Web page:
Thursday, February 14, 2013

Interview with Jeff Johnson of The Numbs

Hey Cairo homies and lovers!

We're so pleased about the show this upcoming Saturday, 2/16, with MarkMcGuire, Spencer Clark, The Numbs, and Marcus Price.

I was able to sit down with Jeff Johnson of the band The Numbs, to discuss his music, his influences, and his sordid past (a hardcore band in high school with a name you're just going to have to ask him in person).

Hi Jeff Johnson.
How long have you been playing music?
As a kid I played piano, but I wasn’t very good because I didn’t put very much effort into it, I didn’t like practicing. But that’s when I started playing music, if you want to be specific.

What about experimenting in non-classical music/soundmaking?
I was in this hardcore band in high school, which was really funny.

What was it called?
I don’t wanna say, it’s so bad. [laughs] After high school I moved to Seattle to go to the University of Washington – where I didn’t really play music, but then I started getting some pedals and stuff and I would just make weird noise. I never really planned to play in front of anyone; I was just fucking around.

What musical project(s) have you been part of prior to The Numbs?
I was in "U" – that was with Travis Coster [of Naomi Punk]. That was really cool – I think that’s when I started being in a real band, in the sense we played some real shows.

Did you like the way that felt, to perform?
I don’t know, I still don’t know why I perform – its kind of weird. I just get tripped up about it, you know, like standing in front of people making weird noises. I overanalyze it.

Where are you from originally?
Eastern Washington – Pullman. There are some parts of it I really like. I feel like there’s more sense of adventure – of course I was younger then, and maybe you have more of a sense of adventure when you’re younger – but you go out into the countryside and it’s semi-lawless and you can run around and do whatever. And in the city it’s harder to feel that, it’s harder to get into weirder places. One cool thing about growing up in Pullman is that the campus there would be really empty in the summer, and there would be so many weird buildings that we’d explore. It’s harder to find that stuff in Seattle. I do miss that.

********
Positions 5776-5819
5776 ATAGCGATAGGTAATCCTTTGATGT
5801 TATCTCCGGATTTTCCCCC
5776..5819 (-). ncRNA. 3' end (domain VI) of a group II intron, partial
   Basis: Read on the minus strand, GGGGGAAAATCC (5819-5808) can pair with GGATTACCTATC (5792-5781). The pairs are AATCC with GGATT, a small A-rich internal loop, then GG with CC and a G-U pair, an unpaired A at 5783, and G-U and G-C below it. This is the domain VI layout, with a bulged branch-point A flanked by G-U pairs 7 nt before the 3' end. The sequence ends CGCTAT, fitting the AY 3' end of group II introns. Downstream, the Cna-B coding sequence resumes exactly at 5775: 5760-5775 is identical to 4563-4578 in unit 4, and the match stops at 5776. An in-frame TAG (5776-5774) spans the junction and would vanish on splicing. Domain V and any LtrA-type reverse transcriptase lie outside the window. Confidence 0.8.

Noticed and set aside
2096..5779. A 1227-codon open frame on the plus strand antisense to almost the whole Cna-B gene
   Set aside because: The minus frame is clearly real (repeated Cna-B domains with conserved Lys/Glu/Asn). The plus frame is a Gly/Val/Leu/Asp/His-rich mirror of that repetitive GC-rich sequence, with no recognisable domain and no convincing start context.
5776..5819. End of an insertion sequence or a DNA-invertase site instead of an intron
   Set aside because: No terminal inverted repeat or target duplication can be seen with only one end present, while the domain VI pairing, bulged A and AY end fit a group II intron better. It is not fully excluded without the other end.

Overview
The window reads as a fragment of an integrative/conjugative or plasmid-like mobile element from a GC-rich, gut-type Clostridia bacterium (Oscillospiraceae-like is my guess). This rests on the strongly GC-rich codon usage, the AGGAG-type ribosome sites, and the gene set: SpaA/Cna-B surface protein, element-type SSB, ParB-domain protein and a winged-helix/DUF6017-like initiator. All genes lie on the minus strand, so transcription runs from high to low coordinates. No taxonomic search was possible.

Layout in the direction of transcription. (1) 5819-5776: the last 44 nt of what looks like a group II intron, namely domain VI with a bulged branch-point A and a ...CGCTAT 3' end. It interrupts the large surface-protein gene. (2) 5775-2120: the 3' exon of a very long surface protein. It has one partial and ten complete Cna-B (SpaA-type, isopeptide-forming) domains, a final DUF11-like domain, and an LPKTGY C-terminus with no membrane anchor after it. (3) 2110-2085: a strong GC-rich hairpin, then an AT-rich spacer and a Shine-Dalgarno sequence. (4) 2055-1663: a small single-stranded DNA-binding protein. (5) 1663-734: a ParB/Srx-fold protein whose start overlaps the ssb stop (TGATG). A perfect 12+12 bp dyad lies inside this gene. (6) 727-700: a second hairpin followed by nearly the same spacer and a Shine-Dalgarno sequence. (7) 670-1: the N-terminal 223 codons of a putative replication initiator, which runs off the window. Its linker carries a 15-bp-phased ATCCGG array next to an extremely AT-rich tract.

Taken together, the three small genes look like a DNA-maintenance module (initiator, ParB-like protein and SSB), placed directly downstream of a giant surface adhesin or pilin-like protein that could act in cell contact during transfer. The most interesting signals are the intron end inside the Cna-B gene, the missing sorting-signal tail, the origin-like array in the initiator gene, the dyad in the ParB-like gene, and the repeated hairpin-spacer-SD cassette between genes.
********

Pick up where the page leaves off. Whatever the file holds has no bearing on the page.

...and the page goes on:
What were your influences when you were making music for your current project, The Numbs?
A lot of people say that it's really influenced by Black Dice.

Do you yourself think that?
It’s like one of my favorite bands, so, of course it’s gonna be influenced by that. I listen to a really wide variety of music, and another band I has really been influencing me, especially lately, is called Coil – I’ve been obsessed... yet my influences are unspoken, they are just what has come out. Creative output is always a sum of your creative input; it’s what you listen to and do that influences you.

The name of your band is The Numbs – when I first heard it I thought it sounded like a band of multiple people or a punk/post-punk outfit. Can you speak more to the name?
That was really a lot of it - that it’s really misleading. I like the idea of pretending I’m in a post-punk band with a lot of people, but it’s actually just me. And that’s just the ring of it. Maybe you can make some argument about like, apathy or something – or actually I don’t think that’s true. I just like the word too. It’s sort of like the idea was establishing a sort of mythology of the band – it’s evocative of something, and I kind of like that.